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World Bank recommends structural change for higher economic growth

The World Bank has asked the government to introduce structural reforms for sustainable higher rate of economic growth.

The government should boost the private sector confidence,” said the multilateral development partner. “The new government will need to define clear priorities and selectively invest its energy in catalytic interventions,” the World Bank report ‘South Asia Economic Focus,’ suggested, adding that Nepal could however, achieve 4.5 per cent growth, if capital spending picks up in the second half in the current fiscal year.

However, the government had projected 5.5 per cent economic growth in the budget for the current fiscal year. The Asian Development Bank (ADB) has also recently projected economic growth at 4.5 per cent for the fiscal year.

According to Financial Comptroller General Office, the government has been able to spend Rs 24.11 billion – only 28 per cent of the total allocation – under capital budget by April 2.

The World Bank report also revealed that Nepal is the only country in South Asia to have budget surplus, particularly due to the government’s lack of spending capacity.

However, the 4.5 per cent growth is propelled by increased agriculture output and better performance of the services sector as result of increased remittance inflow could help spur growth this year, the report added.

The country is still struggling to attract investment, the report further said, despite buoyant revenue growth, modest indebtedness and high liquidity due to large remittance inflows.

The World Bank has also sought clear policy in line with Nepal’s planned graduation to a developing country by 2022.

“Nepali authorities have not articulated the vision for development that would underpin that achievement, nor has identified the policies and reforms that are the most important and urgent,” the report said, highlighting the financial sector’s health as the single most important macroeconomic risk of the country.
Despite having adequate liquidity, the sector has not been able to boost investment, the development partner said, questioning the ability of financial sector in providing adequate credit to deserving borrowers due to lack of proper policies, low levels of effective access to finance, poor risk management practices by monetary authorities, inadequate information to banks and limited alternatives for banks to find protection from offending borrowers.

Releasing the report here in the Valley today, senior country economist for Nepal at the World Bank Aurelien Kruse said that the monetary policy should play a crucial role in safeguarding investment of banks and financial institutions that are not performing well.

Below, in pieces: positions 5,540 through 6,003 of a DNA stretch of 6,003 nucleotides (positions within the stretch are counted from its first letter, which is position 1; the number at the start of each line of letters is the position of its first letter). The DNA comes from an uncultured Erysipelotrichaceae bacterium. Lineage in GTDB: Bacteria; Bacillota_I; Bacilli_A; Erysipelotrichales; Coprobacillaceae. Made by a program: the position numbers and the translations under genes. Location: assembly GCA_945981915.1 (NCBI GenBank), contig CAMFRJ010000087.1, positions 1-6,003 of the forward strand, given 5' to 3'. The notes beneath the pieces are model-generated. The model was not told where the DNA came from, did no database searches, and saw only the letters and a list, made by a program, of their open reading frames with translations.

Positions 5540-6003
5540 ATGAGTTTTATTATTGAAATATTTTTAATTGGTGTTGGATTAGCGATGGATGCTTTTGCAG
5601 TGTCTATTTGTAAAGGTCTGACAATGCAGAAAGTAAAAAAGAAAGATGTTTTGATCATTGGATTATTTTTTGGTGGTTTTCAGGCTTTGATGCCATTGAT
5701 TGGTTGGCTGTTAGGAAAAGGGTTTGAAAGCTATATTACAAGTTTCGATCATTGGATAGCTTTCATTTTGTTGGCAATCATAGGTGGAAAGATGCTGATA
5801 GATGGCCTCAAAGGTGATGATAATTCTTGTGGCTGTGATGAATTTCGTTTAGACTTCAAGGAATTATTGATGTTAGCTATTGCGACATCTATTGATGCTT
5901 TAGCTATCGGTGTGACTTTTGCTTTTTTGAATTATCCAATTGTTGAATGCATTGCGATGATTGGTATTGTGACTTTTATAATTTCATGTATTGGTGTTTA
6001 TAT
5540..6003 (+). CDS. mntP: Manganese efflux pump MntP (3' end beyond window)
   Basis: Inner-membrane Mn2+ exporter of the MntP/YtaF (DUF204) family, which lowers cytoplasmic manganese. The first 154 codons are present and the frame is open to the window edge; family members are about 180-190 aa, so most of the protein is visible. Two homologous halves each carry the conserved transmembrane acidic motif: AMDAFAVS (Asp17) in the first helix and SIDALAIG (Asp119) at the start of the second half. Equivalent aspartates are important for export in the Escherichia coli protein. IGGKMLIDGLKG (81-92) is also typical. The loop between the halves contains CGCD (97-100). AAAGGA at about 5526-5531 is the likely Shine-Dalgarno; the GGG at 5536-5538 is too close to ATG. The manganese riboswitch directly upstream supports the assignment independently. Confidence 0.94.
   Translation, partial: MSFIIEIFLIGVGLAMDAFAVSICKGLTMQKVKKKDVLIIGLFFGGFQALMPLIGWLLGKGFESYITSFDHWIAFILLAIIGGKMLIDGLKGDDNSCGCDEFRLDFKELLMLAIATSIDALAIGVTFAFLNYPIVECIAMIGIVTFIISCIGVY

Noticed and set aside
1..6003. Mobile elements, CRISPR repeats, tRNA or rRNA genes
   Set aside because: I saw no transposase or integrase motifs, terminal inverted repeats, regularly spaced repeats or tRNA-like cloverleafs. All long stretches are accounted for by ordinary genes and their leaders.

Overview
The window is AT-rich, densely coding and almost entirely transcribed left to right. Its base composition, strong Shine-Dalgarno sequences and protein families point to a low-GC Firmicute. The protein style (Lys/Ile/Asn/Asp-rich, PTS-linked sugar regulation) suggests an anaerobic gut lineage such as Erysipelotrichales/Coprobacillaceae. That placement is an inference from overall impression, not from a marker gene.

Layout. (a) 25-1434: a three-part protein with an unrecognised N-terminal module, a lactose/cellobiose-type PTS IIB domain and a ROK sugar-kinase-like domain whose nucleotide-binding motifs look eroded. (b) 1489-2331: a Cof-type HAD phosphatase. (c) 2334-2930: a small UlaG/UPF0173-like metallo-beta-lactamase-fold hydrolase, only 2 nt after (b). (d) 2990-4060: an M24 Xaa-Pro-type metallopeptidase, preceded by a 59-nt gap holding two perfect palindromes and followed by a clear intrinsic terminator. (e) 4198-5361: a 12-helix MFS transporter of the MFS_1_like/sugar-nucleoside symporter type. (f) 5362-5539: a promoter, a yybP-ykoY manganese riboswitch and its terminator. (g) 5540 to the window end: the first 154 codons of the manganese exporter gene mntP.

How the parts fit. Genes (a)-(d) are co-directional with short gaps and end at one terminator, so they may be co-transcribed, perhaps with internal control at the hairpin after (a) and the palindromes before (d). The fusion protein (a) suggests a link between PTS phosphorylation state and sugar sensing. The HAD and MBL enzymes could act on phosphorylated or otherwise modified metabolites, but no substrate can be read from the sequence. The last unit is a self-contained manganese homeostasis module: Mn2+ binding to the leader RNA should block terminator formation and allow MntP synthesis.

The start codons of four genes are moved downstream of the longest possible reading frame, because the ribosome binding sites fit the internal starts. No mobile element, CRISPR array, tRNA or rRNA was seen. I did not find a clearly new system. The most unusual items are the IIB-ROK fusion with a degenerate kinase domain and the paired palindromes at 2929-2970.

Reconsider spread rate

Likewise the World Bank has also asked the central bank to reconsider its proposed cap on spread rate. The difference between borrowing and lending rates of banks and financial institutions is said spread rate. The central bank has asked the banks and financial institutions to cap spread rate at five per cent from the next fiscal year 2014-15. The financial regulator should find other ways to regulate the market instead of fixing spread rate – that has discouraged the banks from increasing their investment as well as bringing new banking products – Kruse added.

However, average interest spread of commercial banks stood at 6.76 per cent — according to the central bank’s latest macroeconomic report – as of mid-February.
He said the central bank should be explicit about two sets of risks that the proposed cap on the interest rates spread could create for financial sector stability and access to finance. “The spread rate cap is likely to induce banks to reduce their exposures to sectors that carry higher interest rate,” he said, adding that Small and Medium Enterprises (SMEs) sector and long-term finance are likely to feel the heat by the cap.

“While credit to private sector remains high, rate of credit growth has decreased significantly from the beginning of the current fiscal year,” the report said, adding that the large interest spread between risky assets and low risk assets is significant, indicating reluctance from banks to use the price mechanism to attract greater demand for loanable funds. The report has also suggested the central bank to come up with a long term monetary tool to address excess liquidity in the long run. The banking sector has liquidity excess of more than Rs 70 billion currently.